View down the Plaza de Armas
Pablo describes the Santiago city plan of the 1712 time frame with Linda and Bas
People praying in the silver chapel of the Catedral Metropolitana de Santiago
Jake stands guard with the honor guard at the La Moneda Presidential Palace
Amazing wall murals on a set of buildings in downtown Santiago
The funicular arrives at the top of Cerro San Cristobal
More important than a play by play, perhaps, would be our observations of Chile and Santiago in particular.
One of the most impressive features of Santiago is that it lies in the foothills of the Andes mountain range, one of the tallest mountain ranges (Pablo says #2) in the world. The city itself is at around 1800 feet above sea level, and we can see tall, snow covered mountain peaks in the distance from our hotel room windows.
In comparison to other Central and South American cities we’ve visited, Santiago feels almost European, and somewhat safer. The climate is also quite moderate, with temperatures into the mid-80s during the day during the summer (now), ranging down to around freezing in the winter. During the summer, the air is clear due to regular winds, but the presence of the six million inhabitants of the area is more prevalent during the winter, when air pollution can get pretty bad, according to Pablo.
Santiago appears to also be European in its prices, which are quite high relative to those we found in Ecuador and Peru, and Pablo mentioned that Chile is the most expensive Latin American country to live in, while at the same time, having the highest per capita income (which makes sense).
Chile has a bit of turbulent history, both politically and geographically. Frequent large earthquakes over the centuries have destroyed many of the older structures in places like Santiago, resulting in a diverse blend of modern, traditional, and colonial architecture, all interspersed with one another. Politically, Chile is a democratic nation, but in 1973 General Augusto Pinochet staged a coup d’état and took power from President Salvador Allende. Pinochet ruled until he stepped down peacefully in 1990.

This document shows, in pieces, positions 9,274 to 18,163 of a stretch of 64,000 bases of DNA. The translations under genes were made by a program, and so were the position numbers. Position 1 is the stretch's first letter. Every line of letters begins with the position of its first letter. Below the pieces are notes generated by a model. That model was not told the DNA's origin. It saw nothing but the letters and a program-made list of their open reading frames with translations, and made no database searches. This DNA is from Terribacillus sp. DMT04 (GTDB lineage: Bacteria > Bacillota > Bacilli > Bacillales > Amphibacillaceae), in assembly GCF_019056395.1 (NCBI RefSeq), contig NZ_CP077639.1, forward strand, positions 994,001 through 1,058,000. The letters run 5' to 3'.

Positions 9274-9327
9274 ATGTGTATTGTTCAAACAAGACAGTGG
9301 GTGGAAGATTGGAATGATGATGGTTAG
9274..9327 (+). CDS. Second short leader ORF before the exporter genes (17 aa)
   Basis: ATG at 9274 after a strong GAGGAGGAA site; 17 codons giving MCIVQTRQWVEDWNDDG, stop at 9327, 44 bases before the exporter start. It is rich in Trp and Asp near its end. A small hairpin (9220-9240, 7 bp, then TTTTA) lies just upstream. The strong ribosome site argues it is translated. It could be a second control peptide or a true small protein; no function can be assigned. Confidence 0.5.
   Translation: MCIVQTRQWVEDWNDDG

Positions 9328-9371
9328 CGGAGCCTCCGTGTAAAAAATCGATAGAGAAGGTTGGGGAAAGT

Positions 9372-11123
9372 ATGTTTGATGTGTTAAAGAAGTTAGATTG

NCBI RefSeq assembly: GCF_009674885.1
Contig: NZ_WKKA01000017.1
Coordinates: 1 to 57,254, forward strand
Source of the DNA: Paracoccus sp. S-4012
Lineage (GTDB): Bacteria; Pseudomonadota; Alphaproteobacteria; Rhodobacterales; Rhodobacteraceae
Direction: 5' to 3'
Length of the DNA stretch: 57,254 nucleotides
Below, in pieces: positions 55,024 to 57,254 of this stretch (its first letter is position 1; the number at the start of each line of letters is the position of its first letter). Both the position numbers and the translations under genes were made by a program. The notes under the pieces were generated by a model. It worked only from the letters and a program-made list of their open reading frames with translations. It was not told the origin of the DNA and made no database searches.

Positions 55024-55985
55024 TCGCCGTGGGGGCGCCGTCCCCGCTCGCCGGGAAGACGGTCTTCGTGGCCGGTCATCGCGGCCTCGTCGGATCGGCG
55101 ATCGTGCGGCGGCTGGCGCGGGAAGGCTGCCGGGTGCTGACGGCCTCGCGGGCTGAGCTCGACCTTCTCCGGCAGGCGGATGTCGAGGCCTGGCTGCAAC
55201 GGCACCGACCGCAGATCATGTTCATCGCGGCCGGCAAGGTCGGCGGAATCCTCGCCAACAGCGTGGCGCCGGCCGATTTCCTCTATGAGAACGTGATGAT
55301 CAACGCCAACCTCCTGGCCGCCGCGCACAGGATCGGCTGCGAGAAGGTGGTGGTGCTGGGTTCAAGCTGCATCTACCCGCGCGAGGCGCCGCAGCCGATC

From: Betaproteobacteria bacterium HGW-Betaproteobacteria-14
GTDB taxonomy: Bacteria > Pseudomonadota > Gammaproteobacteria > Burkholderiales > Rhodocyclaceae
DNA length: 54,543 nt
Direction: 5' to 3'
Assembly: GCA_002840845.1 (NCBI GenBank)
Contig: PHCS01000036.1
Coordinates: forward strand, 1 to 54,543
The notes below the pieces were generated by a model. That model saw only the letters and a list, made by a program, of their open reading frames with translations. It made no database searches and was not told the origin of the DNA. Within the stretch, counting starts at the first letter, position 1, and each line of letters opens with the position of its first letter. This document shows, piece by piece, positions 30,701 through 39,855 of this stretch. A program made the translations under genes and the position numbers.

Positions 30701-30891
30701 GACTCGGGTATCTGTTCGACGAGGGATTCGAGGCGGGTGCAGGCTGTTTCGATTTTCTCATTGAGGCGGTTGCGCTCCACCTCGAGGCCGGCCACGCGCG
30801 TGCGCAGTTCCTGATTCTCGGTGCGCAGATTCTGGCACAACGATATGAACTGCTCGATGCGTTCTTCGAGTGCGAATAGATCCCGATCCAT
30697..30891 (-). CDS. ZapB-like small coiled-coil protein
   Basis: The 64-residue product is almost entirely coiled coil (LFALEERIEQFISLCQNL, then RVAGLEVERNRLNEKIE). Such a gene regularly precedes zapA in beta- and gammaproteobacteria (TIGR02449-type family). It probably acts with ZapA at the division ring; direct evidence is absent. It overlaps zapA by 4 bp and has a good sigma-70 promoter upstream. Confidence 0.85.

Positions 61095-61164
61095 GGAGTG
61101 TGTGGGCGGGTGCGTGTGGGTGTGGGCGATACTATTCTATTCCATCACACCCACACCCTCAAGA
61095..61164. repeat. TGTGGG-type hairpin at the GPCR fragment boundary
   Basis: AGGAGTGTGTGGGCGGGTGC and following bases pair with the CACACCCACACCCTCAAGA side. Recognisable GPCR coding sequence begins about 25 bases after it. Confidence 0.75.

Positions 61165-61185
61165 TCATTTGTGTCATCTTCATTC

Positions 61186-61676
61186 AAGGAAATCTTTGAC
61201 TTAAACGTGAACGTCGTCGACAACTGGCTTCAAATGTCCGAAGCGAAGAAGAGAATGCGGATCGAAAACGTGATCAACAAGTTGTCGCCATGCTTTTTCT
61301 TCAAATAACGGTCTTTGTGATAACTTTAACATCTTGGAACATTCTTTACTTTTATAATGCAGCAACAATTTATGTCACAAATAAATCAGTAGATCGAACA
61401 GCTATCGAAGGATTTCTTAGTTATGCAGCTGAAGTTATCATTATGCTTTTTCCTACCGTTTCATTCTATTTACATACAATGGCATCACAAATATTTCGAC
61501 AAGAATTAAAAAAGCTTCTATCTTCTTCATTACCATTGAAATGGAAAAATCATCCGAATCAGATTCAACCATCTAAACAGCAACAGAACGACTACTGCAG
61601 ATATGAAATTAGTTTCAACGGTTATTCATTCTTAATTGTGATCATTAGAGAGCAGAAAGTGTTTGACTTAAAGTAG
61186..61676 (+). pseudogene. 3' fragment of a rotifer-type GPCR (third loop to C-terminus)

The Chilean people have a reputation for being the most reserved of the Latin Americans, but our limited experience so far has found them to be warm and friendly.
Finally, the local currency is the Chilean Peso, which trades at a rate of approximately 531 pesos to one U.S. dollar. However, they use the “$” symbol to represent the Chilean Peso, which makes price displays rather intimidating, as seen below:
A very scary ATM display in Santiago - they use the dollar sign for the Chilean Peso - rate is 530 pesos to a U.S. dollar - so this is actually about 500 U.S. dollars
We’re looking forward to experiencing a bit more of the country and its history in the coming couple of days (Tuesday and Wednesday) as we explore and experience Valparaiso, Chile’s main port.
For those wondering, we spent today (Monday) sleeping in, resting up, editing photos, and trying some new foods, such as calf testicles. Seriously. Wouldn’t probably try them again though, unless they were deep fried, perhaps.
Photos from the day can be found at Jake’s Flickr Pages and Krystyana’s Flickr Pages.
We might be able to post something from our hotel in Valparaiso tomorrow night, but if not it might be Wednesday night before our next post.